The first generation of 1960s fashion, led by Quant, created the "minimalist" look - clothes that were childlike and easy to wear, yet daring, rebellious and provocative. Modelled by Twiggy with pale faces, big staring eyes, suggesting childish innocence.
Fashion and science were entwined with the use of white plastic for boots and brightly coloured PVC for raincoats and skirts. Strong geometric shaped were popular, and this included the Mary Quant "bob".
The second wave of designers included John Bates, Ossie Clark of Quaorum, Barbra Hulanicki of Biba and Marion Foale and Sally Tuffin who founded a studio on Carnaby Street. They created bright, fun dresses, skirts and tops, and were among the first to experiment with making women's trousers into flattering, sexy garments.
John Stephen was the "King of Carnaby Street". He designed cheap but flamboyant clothes for men, and was famous for his cravats, tight red corduroy trousers and fitted black shirts.
Popular music was another means in which the young forged a separate identity. Recently developed transistor radios offered cheap and portable means of keeping up to date with the latest releases. Young people could enjoy almost continuous "pop" by tuninginto once of the offshore radio stations or, from 1967, BBC Radio One. Television programmes (Ready Steady Go!, Top of the Pops) helped spread the latest trends in music, dance, jargon, attitide and dress. Cheap plastic record players, records, and record shops, and, for some, discotheques, live concerts and festivals, made music available to all.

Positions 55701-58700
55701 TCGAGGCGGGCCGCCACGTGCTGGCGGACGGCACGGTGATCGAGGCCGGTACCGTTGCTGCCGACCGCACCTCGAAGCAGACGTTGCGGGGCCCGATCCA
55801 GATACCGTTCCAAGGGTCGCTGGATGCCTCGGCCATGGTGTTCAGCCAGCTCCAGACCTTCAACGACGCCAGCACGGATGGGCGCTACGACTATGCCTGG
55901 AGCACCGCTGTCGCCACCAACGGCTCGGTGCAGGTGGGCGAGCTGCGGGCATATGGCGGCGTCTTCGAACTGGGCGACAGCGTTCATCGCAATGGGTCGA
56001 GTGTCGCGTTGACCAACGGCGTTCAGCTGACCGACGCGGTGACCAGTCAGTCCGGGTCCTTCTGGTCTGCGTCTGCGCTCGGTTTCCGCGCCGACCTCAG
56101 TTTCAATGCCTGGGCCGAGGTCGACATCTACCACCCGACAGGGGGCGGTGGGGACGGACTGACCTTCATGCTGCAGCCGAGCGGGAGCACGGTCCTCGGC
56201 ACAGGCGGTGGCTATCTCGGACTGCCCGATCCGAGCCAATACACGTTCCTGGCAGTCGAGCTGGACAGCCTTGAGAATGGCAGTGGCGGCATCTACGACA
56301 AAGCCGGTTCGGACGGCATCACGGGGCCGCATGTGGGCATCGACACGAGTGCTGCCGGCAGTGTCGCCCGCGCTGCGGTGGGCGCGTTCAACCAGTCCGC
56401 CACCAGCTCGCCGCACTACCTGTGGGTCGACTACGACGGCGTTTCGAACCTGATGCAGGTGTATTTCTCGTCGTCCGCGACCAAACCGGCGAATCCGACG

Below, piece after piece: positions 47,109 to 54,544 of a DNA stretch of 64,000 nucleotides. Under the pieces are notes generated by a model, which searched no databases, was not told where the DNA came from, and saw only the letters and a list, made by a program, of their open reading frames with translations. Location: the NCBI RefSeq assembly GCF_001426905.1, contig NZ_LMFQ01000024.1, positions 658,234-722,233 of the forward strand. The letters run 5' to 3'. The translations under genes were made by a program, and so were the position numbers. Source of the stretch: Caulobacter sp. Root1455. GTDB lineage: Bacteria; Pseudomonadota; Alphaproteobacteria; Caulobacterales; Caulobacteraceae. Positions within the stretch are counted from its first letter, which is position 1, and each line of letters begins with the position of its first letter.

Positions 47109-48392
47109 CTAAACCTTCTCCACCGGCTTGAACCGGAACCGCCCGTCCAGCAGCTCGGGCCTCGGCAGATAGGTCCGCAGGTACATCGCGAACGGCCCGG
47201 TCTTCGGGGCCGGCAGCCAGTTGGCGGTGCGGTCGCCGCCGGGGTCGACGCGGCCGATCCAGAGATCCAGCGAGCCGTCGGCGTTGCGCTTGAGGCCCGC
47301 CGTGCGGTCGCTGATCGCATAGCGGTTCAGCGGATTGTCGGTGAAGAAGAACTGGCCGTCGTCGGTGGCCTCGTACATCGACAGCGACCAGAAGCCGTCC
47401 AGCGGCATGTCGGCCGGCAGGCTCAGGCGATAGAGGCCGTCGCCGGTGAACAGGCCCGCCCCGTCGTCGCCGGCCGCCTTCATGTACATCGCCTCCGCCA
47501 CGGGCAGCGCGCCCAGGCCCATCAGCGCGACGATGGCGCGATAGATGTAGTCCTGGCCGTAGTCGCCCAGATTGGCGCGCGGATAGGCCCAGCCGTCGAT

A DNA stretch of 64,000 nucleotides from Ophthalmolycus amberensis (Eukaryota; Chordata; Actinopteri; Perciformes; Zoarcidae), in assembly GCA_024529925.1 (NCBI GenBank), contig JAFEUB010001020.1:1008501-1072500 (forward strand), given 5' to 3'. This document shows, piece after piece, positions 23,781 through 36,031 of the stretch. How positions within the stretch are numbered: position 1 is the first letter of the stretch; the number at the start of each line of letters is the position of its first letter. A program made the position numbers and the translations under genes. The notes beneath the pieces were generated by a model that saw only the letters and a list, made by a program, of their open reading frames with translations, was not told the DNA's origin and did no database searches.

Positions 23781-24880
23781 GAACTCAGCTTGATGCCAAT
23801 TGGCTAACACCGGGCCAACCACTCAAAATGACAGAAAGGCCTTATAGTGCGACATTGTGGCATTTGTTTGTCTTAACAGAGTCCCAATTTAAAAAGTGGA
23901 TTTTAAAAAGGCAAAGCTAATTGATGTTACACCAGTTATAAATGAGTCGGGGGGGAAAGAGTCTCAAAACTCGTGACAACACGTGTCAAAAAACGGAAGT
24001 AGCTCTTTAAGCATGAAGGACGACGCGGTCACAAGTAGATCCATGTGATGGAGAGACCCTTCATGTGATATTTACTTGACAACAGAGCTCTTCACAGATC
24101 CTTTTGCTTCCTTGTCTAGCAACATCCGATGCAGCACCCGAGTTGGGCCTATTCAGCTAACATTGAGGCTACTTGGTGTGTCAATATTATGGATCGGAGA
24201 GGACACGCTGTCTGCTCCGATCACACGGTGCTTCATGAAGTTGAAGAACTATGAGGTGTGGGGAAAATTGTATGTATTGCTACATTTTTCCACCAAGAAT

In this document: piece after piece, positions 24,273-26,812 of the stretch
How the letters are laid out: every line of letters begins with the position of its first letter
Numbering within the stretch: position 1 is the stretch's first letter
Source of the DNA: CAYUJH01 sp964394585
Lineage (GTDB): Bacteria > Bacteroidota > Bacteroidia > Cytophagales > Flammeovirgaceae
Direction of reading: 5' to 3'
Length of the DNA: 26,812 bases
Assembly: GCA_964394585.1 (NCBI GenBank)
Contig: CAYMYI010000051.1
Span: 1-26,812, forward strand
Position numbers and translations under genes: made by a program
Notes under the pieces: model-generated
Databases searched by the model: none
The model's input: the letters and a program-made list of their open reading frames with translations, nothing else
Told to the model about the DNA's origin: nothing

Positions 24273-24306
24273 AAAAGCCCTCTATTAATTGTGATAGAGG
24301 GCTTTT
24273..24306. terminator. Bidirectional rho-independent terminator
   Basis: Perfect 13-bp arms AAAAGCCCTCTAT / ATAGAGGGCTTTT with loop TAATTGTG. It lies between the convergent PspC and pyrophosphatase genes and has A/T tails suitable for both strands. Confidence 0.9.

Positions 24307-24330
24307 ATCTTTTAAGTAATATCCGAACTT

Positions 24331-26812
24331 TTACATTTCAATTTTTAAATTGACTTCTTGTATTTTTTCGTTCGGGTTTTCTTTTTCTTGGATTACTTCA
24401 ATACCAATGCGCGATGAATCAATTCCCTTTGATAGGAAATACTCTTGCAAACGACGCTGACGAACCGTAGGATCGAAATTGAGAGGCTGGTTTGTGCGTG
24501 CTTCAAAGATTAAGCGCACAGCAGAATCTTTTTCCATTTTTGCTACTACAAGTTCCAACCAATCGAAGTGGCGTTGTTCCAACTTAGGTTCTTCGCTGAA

Elvis Presley heralded the arrival of a new type of youth music in the mid-50s. With is tight trousers and gyrating pelvis, the link he established between music, fashion and sex.
Skiffle groups began exploring this new rock style and from these emerged the British pop groups of the 1960s.
The development in 1960s pop was also dependant on technological change, including improvements in the production of singles which lowered prices and the advent of cheap record players and radio. Televisions, films and magazines also played a part of and they turned pop into a cult.
The VSC harnessed ill-feeling in an outburst of radical activity including demonstrations in 1967 and again in 1968. On 17th March, 1968 there were violent scenes at an antI-Vietnam demonstration in London, near the American Embassy in Grosevenor Square. The same month, CND held a peaceful anti-war demonstration and six demonstrators were allowed to hand in a petition at the door of no. 10. A third protest took place, and still more violent, became known as the Battle for Grosvenor Square. The final demonstration in October 1968 in which 30,00 took part, was relatively peaceful
At Sussex, a speaker on the Vietnam War, was covered in red paint, while at Essex, 2 conservative MPs were physically attacked. Patrick Gordon-Walker, the Labour Secretary of State for Education and Science, was shouted down in Manchester and Dennis Healey, the Labour Defence Secretary, almost had his car overturned by Cambridge students.